April 25 saw Harry H. Waite's unrestrained response, containing such derogatory remarks about the Mormons that, in the heart of Mormon Utah itself he surely made no friends:-
Oscar's reply of April 26 was, though somewhat less offensive, sarcastic and taunting:-
ELIASON COMES BACK.
Over the next few days, newspapers reported that interest in the coming exposure had risen to a 'white heat, the result of which will be a crowded house on Sunday night.' An accusation that Waite and Eliason were in cahoots, in order to make money from the controversy, was denied by Arthur Waite in a letter to the press in which he defended his good name:- "We have defrauded no man, corrupted no man or woman. Our walk has been upright, our conversation pure, our mediumship holy, our dealings conscientiously fair ... we have been wrongly accused and barred from a hearing..."
Young Harry Waite, however, was not so mild in the face of Oscar Eliason's taunts. On April 29, the Tribune published a letter which in these days would be a sure-fire recipe for a lawsuit:-
ELIASON THE COWARD. The Liar! The Bluffer!
Finally the night of Eliason's exposure arrived, and the following day the Salt Lake Tribune published a detailed report of the evening, (which can be read in full here) during which Oscar spoke on the history of spiritualism, performed a sealed envelope test, revealed personal facts about audience members, read folded billets, and performed a complex Spirit Cabinet routine with the aid of his brother, Frank. This routine would remain in the magician's repertoire in years to come.
Said the Tribune:-
As is usually the case with such controversies, the storm gradually blew out after a few more flurries. Eliason repeated his exposure on May 6 (read in full here) and again on May 12, while Waite the Medium again attempted to pre-empt his exposer with an earlier exhibition at the Auditorium Hall on Fourth South. The citizens of Salt Lake City were not about to allow an outsider to best their local boy, and the impression is left that the Waites' bluster simply faded away in the face of the success of Oscar's performances. "Eliason has come and gone - and as a result spiritualistic stock is away down below par ... Eliason has got the business down pat and can make his fortune either as a medium or an exposer."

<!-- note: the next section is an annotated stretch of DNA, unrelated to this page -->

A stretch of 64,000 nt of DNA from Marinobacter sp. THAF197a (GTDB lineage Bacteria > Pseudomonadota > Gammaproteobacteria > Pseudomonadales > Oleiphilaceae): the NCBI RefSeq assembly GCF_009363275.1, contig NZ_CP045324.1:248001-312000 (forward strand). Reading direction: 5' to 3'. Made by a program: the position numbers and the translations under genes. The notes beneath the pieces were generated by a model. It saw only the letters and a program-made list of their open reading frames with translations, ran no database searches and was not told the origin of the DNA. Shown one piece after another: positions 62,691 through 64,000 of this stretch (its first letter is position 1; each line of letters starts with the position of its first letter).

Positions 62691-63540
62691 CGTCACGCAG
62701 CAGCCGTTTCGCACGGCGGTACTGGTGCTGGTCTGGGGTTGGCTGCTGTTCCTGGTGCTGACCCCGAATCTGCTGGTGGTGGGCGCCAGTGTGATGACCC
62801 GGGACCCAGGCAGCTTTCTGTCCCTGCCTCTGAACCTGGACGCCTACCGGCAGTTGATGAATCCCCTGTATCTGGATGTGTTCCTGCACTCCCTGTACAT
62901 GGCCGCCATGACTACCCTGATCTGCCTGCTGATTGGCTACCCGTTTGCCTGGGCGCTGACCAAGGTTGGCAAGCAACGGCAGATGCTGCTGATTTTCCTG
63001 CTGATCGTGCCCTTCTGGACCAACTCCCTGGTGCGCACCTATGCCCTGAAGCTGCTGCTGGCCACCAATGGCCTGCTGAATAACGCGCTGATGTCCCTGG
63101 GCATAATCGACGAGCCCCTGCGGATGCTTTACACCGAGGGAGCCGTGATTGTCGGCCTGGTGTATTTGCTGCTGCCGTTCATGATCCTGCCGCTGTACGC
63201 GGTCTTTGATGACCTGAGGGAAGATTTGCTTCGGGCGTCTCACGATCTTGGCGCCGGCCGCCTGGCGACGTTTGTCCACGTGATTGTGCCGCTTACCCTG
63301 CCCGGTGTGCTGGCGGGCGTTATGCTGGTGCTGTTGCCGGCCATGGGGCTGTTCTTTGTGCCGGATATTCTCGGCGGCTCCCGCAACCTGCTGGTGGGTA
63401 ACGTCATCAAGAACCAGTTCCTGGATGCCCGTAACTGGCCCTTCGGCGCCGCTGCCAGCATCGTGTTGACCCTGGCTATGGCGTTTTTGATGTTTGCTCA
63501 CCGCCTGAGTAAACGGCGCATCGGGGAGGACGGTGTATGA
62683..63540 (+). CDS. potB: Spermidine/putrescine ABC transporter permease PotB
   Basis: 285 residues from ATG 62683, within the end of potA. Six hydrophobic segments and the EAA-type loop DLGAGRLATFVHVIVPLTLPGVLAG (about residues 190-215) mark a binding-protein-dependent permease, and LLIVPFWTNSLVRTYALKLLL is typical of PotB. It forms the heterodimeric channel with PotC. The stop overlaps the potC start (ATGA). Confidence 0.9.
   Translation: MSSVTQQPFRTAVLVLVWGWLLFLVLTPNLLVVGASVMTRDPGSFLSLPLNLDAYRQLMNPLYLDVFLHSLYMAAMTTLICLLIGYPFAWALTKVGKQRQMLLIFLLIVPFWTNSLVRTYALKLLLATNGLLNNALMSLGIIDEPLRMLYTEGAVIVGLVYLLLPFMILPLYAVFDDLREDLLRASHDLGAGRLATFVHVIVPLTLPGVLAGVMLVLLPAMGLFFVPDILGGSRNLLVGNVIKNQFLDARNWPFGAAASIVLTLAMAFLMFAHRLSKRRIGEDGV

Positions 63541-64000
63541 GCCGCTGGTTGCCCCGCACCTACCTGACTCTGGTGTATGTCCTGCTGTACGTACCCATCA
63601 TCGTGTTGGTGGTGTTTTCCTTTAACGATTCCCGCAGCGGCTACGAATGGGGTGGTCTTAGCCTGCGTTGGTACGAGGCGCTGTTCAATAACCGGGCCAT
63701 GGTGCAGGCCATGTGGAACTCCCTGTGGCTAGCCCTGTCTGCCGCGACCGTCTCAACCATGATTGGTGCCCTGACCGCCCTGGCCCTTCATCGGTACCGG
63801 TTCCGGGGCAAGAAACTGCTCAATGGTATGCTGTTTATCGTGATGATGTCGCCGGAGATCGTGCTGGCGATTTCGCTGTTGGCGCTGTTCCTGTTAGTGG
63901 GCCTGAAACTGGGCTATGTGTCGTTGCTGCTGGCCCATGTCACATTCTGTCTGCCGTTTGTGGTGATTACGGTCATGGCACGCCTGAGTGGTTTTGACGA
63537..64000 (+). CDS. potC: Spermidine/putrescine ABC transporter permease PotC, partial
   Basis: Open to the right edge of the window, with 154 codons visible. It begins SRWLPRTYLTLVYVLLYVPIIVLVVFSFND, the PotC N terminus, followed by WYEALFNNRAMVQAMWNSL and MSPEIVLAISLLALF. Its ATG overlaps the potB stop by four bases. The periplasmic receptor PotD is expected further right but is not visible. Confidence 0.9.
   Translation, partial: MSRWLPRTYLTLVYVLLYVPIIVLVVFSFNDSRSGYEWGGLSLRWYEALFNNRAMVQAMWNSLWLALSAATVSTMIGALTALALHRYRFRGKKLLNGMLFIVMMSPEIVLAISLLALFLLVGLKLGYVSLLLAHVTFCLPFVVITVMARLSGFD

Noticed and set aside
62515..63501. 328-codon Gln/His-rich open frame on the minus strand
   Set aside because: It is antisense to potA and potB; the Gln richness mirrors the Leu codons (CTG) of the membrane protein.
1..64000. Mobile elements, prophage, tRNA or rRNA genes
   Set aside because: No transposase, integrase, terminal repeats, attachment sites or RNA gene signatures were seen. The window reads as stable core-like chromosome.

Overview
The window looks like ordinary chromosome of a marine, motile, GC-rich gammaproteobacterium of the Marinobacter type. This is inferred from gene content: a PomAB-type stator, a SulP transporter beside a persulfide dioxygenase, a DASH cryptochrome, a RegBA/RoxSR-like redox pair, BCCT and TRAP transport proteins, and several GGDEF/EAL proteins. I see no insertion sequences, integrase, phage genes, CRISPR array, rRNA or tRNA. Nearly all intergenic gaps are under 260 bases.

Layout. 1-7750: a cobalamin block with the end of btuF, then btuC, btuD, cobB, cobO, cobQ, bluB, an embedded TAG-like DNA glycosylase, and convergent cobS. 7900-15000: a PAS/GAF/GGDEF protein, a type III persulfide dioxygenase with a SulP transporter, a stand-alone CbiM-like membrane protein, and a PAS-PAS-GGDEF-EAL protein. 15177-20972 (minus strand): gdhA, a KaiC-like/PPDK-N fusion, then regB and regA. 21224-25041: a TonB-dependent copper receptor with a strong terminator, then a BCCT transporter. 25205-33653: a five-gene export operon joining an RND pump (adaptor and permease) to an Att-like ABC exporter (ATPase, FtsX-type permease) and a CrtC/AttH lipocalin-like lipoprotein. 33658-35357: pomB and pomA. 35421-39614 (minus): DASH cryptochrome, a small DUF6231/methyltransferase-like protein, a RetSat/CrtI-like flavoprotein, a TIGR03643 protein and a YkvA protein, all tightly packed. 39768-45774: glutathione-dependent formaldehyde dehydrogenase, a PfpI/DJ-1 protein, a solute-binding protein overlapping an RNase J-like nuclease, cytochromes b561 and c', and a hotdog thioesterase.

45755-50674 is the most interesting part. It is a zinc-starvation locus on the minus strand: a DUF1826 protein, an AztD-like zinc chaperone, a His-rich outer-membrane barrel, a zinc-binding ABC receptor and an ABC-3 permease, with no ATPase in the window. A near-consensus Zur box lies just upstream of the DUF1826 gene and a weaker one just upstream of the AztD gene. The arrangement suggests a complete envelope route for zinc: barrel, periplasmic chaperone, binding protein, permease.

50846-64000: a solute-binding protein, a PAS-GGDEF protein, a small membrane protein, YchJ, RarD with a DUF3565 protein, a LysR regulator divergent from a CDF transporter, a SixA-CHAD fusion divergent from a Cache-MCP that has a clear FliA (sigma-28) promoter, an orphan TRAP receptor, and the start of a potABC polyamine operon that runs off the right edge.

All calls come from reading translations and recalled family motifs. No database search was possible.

Oscar and Frank took the opportunity to make a quick tour of the territory and Western Colorado, returning home around May 15. Aappearances are noted at the Maennerchor Hall in Laramie Wyoming, November 27, 1894, the Weston Opera House on December 2, Feeny Opera House (Boulder, Colorado) December 11, and Broadway Theatre (Denver) around December 15.
And what of the Waites?
[Salt Lake Tribune, March 25, 1895]
According to a dispatch in the San Francisco Examiner of Friday last, Dr. A.A.Waite, "medium by the grace of God," who played an engagement in this city last season, has, with his son, Harry, been preying upon the credulity of one of his misguided flock in San Jose, Cal. The dispatch, which will be read with considerable interest here, says:
[Salt Lake Tribune, April 10 , 1895]
(1) Olaf Eliason's Jewelry Establishment, established in 1862, announced on November 12, 1878, its removal to Trowbridge's Building, which appears to have been 142 Main Street. By 1888, the shop was advertising a new location at 220 South Main Street, opposite the Post Office, selling watches, clocks, jewelry, silverware, musical boxes, optical goods etc. Olaf retired in March 1892, the entire stock of his diamonds, watches, clocks, jewelry and silverware being sold by auction on March 31.
(2) From the Church of Jesus Christ of Latter Day Saints (the Mormons) genealogy site, https://familysearch.org/ we find a sad listing of children born to live for pitifully few years: